6 Signs You Need to See a Dentist

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Other TMJ symptoms include grinding of the teeth and a clicking in the jaw (especially when you open your mouth too wide). If you suspect TMJ, but are not noticing these exact symptoms, look at your tongue: if the sides look scalloped or serrated, it’s possible that you’re grinding your teeth at night, but not noticing, and your tongue is getting in the way.

You should definitely see your dentist if you suspect TMJ because TMJ can lead to serious tooth damage, and even tooth loss.

Excessively Dry Mouth

Dry mouth can be a side effect of some medications. It might indicate dehydration, or it may signal another health issue.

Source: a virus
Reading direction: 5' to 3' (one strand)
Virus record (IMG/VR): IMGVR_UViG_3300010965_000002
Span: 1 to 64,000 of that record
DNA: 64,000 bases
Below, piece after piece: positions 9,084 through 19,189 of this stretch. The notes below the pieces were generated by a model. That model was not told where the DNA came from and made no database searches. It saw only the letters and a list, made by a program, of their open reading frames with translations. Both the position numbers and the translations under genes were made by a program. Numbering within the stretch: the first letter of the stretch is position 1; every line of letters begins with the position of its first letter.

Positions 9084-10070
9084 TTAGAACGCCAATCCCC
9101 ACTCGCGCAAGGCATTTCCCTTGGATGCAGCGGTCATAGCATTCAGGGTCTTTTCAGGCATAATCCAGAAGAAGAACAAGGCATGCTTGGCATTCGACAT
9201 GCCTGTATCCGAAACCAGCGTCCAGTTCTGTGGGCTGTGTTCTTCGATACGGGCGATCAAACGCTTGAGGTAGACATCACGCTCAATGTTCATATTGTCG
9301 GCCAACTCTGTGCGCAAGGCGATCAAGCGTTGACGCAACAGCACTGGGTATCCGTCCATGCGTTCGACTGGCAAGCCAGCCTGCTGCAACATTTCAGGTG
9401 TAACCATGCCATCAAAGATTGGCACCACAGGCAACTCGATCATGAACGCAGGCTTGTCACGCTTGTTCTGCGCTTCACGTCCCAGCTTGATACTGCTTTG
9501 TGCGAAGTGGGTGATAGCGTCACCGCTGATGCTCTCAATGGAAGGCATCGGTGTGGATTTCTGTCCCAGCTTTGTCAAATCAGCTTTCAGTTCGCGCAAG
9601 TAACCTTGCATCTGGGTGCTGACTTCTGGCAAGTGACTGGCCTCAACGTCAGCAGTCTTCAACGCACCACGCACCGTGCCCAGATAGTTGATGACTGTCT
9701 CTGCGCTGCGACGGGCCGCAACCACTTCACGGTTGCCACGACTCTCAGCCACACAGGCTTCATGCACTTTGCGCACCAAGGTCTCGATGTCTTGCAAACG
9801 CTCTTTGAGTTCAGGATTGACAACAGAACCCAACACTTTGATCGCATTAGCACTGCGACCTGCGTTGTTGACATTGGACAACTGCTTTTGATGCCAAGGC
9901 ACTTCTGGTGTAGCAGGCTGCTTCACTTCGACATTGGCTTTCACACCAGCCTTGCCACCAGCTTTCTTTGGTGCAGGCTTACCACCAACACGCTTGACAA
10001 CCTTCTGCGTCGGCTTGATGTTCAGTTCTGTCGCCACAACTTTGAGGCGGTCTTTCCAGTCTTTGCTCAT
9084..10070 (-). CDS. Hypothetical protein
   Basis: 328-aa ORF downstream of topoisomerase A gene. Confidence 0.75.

Dry mouth may be caused by some pretty serious conditions and diseases like:

  • diabetes;
  • Alzheimer’s disease; and
  • HIV.

An unusually dry mouth can have a serious effect on your dental health in addition to serving as a possible warning of a bigger health problem. Saliva is part of your body’s natural tooth protection and plays a role in protecting them from decay. If you have frequent bouts of dry mouth, talk to your dentist about making sure your teeth are well protected, and to make sure that there isn’t a more dangerous underlying cause to the symptom.